Originally Posted by dhowerter View Post

Hmm would that unit work (be able to record programming with manual timers) on a NTSC Standard definition TV in the USA?

No.

Quote:
It mentions it also has a program guide, is that optional to use? and also would I even be able to get the guide since its a UK box and I live in the USA?

No. In the UK, free guide data is widely available. In the U.S., manufacturers have to pay to license it.
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post #34 of 39 Old 10-20-2007, 09:46 PM
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Quote:
Originally Posted by dhowerter View Post

1. About the downloaded tv guide, assuming I wanted to use one of those units with a digital cable box (Standard definition btw), do I NEED to dl the program guide (since my cable already has one and I'm OK with manually setting start /stop times like on a VCR)

The Sony product replaces the cable box. It does not work with a cable box.

If you want to use it with digital cable, you will probably need a CableCard from your cable company.

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Originally Posted by dhowerter View Post

2. Also where do you dl it from? a phone jack? something over the air?

The guide data is downloaded over the airwaves. It is not available in all areas. If you live in a major market, you can probably get guide data.

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Originally Posted by dhowerter View Post

3. Also, to clarify, these units can pick up Over the air programs? DO you need some kind of antenna (rabbit ears) for that?

Yes, you need an off-air antenna. I use the Channel Master 4221.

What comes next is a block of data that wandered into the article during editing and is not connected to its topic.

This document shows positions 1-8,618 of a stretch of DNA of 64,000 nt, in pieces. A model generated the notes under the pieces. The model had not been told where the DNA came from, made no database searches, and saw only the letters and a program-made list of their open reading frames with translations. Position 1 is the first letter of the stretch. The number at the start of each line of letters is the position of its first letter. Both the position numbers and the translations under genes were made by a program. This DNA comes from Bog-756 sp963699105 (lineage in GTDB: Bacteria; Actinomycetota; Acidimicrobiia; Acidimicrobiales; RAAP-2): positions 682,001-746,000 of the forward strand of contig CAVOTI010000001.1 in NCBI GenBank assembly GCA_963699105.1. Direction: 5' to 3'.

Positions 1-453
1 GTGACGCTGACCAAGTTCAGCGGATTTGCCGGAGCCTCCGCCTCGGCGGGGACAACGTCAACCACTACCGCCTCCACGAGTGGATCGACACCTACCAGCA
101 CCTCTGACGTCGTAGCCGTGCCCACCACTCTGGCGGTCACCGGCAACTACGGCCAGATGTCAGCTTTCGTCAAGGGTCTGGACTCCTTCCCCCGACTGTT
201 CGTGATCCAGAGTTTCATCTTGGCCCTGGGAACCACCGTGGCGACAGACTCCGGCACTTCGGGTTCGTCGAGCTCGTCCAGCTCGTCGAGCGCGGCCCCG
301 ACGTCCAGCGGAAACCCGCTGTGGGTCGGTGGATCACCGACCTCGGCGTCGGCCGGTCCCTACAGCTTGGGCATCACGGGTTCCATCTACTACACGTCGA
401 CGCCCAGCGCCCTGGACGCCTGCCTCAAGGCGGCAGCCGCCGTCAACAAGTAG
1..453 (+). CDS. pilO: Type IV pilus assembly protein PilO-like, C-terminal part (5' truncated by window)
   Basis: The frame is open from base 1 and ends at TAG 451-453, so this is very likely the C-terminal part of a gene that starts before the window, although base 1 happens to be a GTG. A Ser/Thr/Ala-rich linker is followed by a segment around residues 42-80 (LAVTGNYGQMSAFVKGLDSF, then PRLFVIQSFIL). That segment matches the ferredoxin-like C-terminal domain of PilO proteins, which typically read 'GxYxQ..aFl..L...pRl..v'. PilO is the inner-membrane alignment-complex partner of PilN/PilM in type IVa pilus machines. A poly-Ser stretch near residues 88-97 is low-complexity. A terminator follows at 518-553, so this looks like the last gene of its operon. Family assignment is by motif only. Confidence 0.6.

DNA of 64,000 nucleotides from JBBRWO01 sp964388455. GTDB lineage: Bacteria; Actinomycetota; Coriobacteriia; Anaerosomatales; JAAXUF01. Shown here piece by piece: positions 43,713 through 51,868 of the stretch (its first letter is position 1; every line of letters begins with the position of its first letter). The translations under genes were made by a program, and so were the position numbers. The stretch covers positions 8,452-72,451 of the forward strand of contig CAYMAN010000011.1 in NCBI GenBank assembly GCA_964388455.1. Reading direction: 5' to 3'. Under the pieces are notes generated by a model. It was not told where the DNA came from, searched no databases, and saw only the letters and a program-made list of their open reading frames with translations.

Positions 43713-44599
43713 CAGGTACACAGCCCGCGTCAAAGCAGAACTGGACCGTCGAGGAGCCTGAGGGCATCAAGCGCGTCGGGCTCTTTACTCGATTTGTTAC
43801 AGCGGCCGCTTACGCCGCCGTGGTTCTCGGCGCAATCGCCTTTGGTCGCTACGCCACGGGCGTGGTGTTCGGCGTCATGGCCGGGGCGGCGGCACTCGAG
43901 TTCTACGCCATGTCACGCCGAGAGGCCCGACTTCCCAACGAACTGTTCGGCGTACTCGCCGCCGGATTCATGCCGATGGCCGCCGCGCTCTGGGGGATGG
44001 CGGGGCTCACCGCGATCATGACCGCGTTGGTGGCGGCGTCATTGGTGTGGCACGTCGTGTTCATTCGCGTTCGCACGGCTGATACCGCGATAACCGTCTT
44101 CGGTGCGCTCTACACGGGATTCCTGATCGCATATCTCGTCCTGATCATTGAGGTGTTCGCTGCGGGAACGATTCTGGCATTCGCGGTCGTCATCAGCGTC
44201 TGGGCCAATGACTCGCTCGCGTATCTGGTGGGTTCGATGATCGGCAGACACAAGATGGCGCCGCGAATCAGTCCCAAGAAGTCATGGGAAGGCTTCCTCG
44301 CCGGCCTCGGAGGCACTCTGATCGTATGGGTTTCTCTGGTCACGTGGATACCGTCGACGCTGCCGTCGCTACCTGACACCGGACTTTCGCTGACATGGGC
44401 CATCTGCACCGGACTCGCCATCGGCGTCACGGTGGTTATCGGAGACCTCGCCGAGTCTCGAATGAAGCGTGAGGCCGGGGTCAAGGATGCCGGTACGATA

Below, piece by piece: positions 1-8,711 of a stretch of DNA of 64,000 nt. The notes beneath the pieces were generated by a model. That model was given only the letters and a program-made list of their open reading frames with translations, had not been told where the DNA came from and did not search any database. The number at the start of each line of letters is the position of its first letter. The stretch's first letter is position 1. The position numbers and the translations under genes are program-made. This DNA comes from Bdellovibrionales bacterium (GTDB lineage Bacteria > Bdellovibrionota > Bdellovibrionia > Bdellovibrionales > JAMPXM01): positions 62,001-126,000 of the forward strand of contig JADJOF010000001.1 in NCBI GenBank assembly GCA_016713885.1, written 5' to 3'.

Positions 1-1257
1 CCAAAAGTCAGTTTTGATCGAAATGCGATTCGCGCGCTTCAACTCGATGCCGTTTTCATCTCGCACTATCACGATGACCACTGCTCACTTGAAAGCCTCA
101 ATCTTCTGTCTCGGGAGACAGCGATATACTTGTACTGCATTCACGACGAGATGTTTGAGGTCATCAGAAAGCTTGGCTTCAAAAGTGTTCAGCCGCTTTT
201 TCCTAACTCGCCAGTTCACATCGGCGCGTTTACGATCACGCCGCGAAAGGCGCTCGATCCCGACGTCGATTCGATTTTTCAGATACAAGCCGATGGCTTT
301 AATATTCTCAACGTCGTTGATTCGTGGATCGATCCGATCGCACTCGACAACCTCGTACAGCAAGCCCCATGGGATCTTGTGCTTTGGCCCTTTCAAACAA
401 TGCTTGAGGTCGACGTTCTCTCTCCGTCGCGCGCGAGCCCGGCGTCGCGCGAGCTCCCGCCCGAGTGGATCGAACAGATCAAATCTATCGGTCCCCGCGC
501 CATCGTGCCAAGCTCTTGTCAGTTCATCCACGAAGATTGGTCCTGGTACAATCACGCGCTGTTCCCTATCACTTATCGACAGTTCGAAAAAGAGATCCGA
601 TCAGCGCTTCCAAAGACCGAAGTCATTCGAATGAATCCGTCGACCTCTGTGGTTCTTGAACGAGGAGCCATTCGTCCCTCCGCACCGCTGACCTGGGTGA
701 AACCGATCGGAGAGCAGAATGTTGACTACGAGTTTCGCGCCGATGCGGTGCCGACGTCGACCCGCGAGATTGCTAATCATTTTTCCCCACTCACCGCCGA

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Originally Posted by dhowerter View Post

2. Also where do you dl it from? a phone jack? something over the air?

How is the video quality tho of the over the air channels?
(not the quality of the recordings of them but just the quality of the OTA channels themselves.)

That depends on the affiliates in your area. The quality is obviously far superior to analog, but not all broadcasters produce equal quality when it comes to high-definition.

Keep in mind these discontinued Sony units sell for $600-$800 on Ebay. They are single-tuner units, so you cannot record two different programs at the same time, nor can you record one channel while you watch another. You can record a program while you watch another previously recorded program.

In contrast, the $250 TivoHD is a dual-tuner unit. It will record two different SD or HD programs simultaneously, at 100% quality, while you watch a third, previously recorded program. Of course, Tivo is only able to offer the box at cost because they require a subscription. Add $300 for a prepaid three-year subscription or $600 for a six-year subscription.